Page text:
Decrease in life expectancy larger than that seen in other high-income countries; pronounced decreases seen for Hispanic, non-Hispanic Black populations
THURSDAY, June 24, 2021 (HealthDay News) — The decrease in life expectancy seen between 2018 and 2020 was larger in the United States than in other high-income countries, according to a study published online June 24 in The BMJ.
Steven H. Woolf, M.D., M.P.H., from the Virginia Commonwealth School of Medicine in Richmond, and colleagues estimated changes in life expectancy in 2010 to 2018 and during the COVID-19 pandemic in 2020 in the United States and in 16 other high-income countries.
The researchers found that the gap in life expectancy between the United States and the peer-country average increased from 1.88 to 3.05 years between 2010 and 2018. Between 2018 and 2020, life expectancy decreased by 1.87 years in the United States compared with an average decrease of 0.22 years in peer countries, widening the gap to 4.69 years. Between 2018 and 2020, there was a disproportionate decrease noted in life expectancy among racial- and ethnic-minority groups in the United States, with decreases of 3.88, 3.25, and 1.36 years in Hispanic, non-Hispanic Black, and non-Hispanic White populations, respectively. Reductions in life expectancies among Hispanic and non-Hispanic Black populations were 15 and 18 times the average in peer countries, respectively.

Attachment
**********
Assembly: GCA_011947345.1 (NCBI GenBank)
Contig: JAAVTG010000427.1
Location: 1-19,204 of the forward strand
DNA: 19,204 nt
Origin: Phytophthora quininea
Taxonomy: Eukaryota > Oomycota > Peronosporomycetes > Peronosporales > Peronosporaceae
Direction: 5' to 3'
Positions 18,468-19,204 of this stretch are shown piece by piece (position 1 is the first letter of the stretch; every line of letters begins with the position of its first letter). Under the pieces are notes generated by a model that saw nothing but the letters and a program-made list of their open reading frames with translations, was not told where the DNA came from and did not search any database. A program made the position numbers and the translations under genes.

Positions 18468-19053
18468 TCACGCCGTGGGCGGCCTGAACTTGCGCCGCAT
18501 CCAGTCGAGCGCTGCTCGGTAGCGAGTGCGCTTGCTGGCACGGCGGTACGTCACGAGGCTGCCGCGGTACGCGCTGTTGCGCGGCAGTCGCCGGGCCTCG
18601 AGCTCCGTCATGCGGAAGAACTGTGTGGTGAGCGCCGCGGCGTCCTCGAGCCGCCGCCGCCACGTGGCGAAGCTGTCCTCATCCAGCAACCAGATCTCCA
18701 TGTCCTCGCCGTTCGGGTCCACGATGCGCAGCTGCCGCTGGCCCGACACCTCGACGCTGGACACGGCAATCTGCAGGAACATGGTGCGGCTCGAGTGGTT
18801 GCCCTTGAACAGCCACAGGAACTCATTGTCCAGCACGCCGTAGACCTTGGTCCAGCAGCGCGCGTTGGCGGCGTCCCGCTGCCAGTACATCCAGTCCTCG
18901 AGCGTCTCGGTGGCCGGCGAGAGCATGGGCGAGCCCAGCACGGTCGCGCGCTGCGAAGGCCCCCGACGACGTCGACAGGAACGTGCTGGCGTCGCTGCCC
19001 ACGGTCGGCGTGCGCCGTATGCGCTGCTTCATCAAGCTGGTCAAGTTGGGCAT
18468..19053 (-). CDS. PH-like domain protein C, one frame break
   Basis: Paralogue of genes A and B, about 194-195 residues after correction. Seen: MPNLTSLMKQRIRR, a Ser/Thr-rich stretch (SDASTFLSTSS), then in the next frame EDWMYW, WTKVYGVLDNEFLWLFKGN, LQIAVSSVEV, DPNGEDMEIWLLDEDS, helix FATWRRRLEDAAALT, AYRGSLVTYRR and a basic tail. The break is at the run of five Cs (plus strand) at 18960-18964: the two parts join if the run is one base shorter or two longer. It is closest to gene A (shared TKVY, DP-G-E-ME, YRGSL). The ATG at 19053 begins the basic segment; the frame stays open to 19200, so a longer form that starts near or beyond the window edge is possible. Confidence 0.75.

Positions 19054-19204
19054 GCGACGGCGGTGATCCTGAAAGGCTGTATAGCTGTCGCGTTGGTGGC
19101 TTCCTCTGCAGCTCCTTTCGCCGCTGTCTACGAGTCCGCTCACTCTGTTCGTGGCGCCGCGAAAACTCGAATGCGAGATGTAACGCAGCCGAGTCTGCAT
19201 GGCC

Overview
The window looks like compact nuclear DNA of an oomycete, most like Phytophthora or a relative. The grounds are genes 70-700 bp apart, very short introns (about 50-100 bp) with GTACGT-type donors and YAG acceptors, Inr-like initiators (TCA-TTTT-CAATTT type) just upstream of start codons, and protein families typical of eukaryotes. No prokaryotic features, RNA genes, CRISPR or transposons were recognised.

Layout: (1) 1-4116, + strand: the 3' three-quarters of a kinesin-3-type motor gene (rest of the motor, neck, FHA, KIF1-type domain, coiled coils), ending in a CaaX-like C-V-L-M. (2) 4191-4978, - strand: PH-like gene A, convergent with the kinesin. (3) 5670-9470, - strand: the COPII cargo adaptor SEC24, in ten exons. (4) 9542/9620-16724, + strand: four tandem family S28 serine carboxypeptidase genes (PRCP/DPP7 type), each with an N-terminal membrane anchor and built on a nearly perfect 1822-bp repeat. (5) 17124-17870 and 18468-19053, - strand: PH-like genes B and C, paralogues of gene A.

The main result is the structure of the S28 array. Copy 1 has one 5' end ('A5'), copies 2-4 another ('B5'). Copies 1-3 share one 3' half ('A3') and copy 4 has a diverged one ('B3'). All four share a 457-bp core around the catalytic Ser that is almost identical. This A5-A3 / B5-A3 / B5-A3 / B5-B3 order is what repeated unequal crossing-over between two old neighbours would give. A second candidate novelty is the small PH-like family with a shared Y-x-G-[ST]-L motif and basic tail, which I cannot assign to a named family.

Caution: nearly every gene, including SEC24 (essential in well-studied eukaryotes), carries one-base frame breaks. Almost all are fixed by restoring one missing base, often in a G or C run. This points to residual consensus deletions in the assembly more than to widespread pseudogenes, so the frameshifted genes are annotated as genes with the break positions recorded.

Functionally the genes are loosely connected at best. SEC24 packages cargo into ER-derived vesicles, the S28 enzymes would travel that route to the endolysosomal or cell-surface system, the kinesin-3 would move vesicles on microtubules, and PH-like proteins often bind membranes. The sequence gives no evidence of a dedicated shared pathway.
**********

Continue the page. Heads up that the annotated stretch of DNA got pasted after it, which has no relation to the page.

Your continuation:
“Evidence of disproportionate reductions in life expectancy among racial and ethnic groups in the United States, such as the disparities reported here, draws attention to the root causes of racial inequities in health, wealth, and well-being,” the authors write.
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